Mayor on warpath
Manchester Municipal Corporation head warns of sanctions after being angered by Observer editorialFriday, June 11, 2021
BY KASEY WILLIAMS
MANDEVILLE, Manchester — Angered by Tuesday's Jamaica Observer editorial focusing on the rampant chaos and total lack of regard for public order that now exists in Mandeville, Mayor Donovan Mitchell yesterday defended the municipal corporation's management of the town and warned of sanctions for breaches of regulations.
Mitchell, in a near 30-minute tirade during the corporation's monthly meeting, rejected the points made by the editorial and scoffed at a subsequent social media debate which alleged corruption being the root cause of the current disorder in the town.
“A member of the public [tweeted] 'A root of this corruption. Planning authority officials and their political backers take money to allow buildings to go up where they should not. Mandeville is a painful example of failed urban planning and public disorder' and it came from the editorial in the Observer,” said Mitchell.
He read a Twitter thread which alleged that the public continues to be harassed by employees of the municipal corporation, despite former employees being found guilty of corruption, one of whom is now serving five years' imprisonment.
“This is just one set of the many correspondences and tweets and things placed on Instagram and in the media that is before us,” the mayor said.
“I just want to say, on the record, that I don't know if anybody is taking money from anybody... When I entered politics it wasn't because of money, it was because I wanted to serve,” he said.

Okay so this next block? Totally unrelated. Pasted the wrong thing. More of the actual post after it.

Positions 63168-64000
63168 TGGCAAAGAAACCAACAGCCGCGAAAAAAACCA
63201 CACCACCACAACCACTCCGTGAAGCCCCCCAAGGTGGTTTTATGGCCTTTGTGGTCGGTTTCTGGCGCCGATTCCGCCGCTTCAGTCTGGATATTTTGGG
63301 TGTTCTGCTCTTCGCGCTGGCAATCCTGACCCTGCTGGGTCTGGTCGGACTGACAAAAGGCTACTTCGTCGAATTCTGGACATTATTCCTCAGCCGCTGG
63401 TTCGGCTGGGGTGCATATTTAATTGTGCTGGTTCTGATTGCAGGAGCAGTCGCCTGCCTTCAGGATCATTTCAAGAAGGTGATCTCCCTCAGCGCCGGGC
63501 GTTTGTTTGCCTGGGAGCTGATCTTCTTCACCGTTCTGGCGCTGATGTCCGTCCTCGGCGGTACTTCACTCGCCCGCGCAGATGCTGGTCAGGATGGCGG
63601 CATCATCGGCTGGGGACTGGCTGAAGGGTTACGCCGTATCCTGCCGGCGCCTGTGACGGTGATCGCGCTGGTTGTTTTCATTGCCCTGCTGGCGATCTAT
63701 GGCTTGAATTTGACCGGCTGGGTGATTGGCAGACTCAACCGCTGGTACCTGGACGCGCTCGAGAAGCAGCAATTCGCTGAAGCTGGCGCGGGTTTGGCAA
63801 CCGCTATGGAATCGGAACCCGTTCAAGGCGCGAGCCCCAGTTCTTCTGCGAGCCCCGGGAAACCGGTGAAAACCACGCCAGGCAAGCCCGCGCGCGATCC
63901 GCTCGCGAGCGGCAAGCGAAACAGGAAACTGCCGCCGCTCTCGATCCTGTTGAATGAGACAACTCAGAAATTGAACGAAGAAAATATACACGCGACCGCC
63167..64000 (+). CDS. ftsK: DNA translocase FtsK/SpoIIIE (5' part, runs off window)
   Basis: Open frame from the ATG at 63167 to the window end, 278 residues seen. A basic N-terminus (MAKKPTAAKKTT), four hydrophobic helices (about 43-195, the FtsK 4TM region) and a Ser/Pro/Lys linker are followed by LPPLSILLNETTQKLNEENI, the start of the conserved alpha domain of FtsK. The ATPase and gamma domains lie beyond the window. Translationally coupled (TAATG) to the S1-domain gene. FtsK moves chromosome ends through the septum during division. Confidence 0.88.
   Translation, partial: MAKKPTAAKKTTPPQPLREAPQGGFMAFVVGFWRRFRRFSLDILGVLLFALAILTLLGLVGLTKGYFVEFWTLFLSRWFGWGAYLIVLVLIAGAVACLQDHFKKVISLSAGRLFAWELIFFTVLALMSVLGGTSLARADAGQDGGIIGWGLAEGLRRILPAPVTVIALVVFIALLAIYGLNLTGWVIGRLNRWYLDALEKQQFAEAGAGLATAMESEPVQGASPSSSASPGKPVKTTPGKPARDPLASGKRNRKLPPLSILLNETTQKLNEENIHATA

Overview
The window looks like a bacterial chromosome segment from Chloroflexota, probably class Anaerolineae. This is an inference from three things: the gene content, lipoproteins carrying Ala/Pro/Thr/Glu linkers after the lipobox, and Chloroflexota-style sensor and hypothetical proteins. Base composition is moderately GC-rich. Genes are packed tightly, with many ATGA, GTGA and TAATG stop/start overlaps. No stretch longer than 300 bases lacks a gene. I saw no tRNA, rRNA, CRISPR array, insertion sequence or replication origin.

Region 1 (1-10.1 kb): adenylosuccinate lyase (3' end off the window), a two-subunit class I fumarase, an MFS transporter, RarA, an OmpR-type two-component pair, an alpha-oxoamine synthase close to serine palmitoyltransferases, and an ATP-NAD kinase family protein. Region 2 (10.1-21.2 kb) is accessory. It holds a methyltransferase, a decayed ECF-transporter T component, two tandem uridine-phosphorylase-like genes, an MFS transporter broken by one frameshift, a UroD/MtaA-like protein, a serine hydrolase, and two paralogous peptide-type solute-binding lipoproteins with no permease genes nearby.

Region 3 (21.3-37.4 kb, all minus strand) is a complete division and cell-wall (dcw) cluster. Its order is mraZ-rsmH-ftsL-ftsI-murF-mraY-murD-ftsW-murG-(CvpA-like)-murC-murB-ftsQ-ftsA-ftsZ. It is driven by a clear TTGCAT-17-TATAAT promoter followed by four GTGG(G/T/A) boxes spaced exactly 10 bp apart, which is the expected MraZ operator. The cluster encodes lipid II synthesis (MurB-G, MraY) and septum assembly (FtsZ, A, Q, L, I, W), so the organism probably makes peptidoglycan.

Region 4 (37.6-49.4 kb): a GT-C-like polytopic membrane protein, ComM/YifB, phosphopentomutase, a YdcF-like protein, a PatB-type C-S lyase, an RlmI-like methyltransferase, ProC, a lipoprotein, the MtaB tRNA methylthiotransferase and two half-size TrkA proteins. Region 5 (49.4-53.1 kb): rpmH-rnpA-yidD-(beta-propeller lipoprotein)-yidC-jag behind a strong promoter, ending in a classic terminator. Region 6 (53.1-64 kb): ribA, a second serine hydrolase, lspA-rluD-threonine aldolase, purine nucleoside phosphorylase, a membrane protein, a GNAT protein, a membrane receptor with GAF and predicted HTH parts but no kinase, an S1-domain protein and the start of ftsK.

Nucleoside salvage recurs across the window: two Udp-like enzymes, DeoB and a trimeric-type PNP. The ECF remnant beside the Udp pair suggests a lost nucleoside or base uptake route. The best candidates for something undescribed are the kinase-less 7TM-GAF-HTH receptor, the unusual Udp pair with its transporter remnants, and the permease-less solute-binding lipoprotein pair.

“I don't know which of the political backers this person is talking about in terms of us allowing buildings to go up. As a matter of fact, for the last year or so we have served over 30 stop orders, breach notices, and taken people to court. I think it was just last month that one person paid a fine,” he added.
The mayor announced that buildings that are being constructed without the approval of the municipal authority have 60 days to be regularised.
“Persons who know they have illegal buildings going up, you have a 60-day grace period. After the 60 days expire, then we will begin and collect the breach fees… The breach fee is that when you start building and you don't have any permission, we'll charge you 150 per cent of the regular fees,” he said.
The mayor also said people who are building and have construction material on the roads have seven days to move the material.
The owners of billboards have 30 days to regularise with the municipal corporation, while owners of old cars and roadside garages have 14 days to remove them from the roads.
“We have the wayside garages and mechanic shops. We have car marts. We have the rearing of animals in residential areas. We have people using a lot of containers to do business. We have people putting up a lot of advertisements or billboards without permission,” said Mitchell.
He said the corporation will be enhancing the cadre of enforcement personnel in the coming weeks.
He also disclosed that the town managers are in discussion with a law firm “to take on some of the local government issues” in court.
“Too many people [are] getting away with too many things,” said Mitchell.
He also told councillors that he's not afraid to die.